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Want Kids But Emotionally Unstable? Lower Postpartum Depression Risk

By HERWriter
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Postpartum Depression related image Andy Dean Photography/PhotoSpin

If you have depression or another mental health condition, you might worry at some point that you’ll never be able to have children. However, this is not the case for all people who have or are at risk for conditions like anxiety.

Women can make symptoms manageable through consistent treatments. And although current mental health issues before pregnancy and childbirth can definitely increase your chances for a condition called postpartum depression, there are ways to help prevent the condition or at least minimize the symptoms.

In the Diagnostic and Statistical Manual of Mental Disorders (DSM-5), postpartum depression is considered to be an “unspecified depressive disorder” with peripartum onset. The onset of depressive symptoms would have to occur during pregnancy or within four weeks following childbirth to be considered peripartum depression.

So what puts you at risk for postpartum depression?

Dr. Linda Burke-Galloway, the author of “The Smart Mother’s Guide to a Better Pregnancy” said in an email that the following situations can be risk factors for postpartum depression:

1. “Women who experience marital conflicts.”

2. “Stressful life events in the past 12 months.”

3. “Lack of financial or emotional support from a partner or spouse.”

4. “Previous history of childcare related stressors.”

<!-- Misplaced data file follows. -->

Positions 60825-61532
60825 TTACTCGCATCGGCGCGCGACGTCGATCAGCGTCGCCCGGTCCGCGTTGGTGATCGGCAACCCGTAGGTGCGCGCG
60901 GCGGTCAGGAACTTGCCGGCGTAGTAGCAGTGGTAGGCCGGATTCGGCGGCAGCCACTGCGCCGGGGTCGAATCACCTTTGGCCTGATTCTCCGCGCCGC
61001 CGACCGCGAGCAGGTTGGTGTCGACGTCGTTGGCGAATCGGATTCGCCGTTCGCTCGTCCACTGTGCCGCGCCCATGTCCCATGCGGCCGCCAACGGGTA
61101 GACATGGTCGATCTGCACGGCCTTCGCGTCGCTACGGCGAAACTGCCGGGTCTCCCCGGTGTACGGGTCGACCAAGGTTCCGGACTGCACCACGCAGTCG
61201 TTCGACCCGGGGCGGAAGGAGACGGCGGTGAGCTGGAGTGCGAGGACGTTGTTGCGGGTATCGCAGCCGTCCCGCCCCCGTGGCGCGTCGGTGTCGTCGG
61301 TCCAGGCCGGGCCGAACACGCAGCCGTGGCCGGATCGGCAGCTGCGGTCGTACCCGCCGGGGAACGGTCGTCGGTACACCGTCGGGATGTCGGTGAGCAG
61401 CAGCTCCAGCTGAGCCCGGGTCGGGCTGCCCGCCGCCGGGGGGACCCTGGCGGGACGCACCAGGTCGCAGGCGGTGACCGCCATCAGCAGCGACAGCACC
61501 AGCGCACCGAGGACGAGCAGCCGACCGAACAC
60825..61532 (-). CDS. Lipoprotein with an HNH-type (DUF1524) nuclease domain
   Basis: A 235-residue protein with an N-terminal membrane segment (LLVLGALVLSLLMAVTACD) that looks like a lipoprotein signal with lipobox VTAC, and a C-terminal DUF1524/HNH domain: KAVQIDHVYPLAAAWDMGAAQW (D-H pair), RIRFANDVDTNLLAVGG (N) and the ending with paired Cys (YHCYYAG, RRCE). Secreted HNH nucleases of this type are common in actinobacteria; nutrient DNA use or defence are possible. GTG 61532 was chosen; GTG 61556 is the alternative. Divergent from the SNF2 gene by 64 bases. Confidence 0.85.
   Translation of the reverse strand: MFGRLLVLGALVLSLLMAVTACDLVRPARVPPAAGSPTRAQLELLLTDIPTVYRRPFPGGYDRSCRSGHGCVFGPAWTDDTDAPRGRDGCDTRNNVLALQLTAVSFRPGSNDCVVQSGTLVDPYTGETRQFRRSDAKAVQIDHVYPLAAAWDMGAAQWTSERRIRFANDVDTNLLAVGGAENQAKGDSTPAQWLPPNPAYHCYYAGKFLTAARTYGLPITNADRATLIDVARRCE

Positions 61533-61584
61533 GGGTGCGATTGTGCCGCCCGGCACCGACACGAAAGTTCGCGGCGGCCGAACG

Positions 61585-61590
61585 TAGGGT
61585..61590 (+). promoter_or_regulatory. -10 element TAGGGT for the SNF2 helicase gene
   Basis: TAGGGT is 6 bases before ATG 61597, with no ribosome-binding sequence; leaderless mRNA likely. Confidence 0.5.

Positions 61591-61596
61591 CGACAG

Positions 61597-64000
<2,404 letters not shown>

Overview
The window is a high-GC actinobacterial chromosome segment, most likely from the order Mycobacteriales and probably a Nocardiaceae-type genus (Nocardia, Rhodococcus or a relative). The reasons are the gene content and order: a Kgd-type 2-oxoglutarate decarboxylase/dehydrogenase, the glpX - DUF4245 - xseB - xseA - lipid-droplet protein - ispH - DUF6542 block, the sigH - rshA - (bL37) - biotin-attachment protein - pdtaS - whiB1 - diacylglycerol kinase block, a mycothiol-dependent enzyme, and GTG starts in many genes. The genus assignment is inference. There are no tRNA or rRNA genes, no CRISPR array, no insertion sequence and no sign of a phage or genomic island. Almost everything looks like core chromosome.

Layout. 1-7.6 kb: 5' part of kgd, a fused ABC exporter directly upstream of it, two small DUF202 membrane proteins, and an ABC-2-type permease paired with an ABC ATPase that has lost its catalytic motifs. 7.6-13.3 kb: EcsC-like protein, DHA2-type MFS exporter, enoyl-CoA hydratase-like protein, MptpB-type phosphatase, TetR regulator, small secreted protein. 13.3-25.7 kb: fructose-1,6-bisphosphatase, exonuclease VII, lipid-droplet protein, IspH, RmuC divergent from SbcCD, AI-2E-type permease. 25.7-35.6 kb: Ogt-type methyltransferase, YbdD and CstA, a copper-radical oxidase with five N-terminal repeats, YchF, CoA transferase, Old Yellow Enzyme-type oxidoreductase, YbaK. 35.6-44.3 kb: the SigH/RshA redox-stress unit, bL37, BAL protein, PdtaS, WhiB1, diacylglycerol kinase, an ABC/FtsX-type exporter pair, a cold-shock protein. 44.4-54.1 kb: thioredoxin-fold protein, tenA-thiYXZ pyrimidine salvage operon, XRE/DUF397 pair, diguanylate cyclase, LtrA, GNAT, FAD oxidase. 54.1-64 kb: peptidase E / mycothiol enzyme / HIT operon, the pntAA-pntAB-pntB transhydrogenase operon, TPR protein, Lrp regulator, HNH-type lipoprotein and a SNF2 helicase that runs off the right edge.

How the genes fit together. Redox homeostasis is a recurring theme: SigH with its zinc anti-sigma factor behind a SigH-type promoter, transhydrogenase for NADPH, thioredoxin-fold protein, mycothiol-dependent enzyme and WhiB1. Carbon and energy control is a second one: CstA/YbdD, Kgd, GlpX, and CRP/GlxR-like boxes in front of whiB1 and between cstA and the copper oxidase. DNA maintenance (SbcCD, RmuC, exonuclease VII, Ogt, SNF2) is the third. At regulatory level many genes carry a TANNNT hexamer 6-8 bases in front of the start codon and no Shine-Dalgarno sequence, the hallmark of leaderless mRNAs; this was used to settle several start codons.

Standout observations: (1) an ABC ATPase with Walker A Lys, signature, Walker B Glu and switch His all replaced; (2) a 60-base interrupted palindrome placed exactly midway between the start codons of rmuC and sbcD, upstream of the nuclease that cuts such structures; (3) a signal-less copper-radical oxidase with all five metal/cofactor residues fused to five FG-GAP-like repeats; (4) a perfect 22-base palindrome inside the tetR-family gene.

Women with those risk factors should be monitored closely if they decide to have children so they can be treated for any further mental health complications. She said currently there are no studies she’s aware of that show having a child would improve any previous mental health conditions.

“If the woman has anxiety about childcare issues, the answer would probably be no,” Burke-Galloway said. “Certainly women who have family support will fare better than women who don't.”

“In my own clinical practice, I have observed improvement of women who had mental disorders once the baby is born provided they have good family and partner support and are compliant in taking prescribed medicine,” she added.

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We value and respect our HERWriters' experiences, but everyone is different. Many of our writers are speaking from personal experience, and what's worked for them may not work for you. Their articles are not a substitute for medical advice, although we hope you can gain knowledge from their insight.

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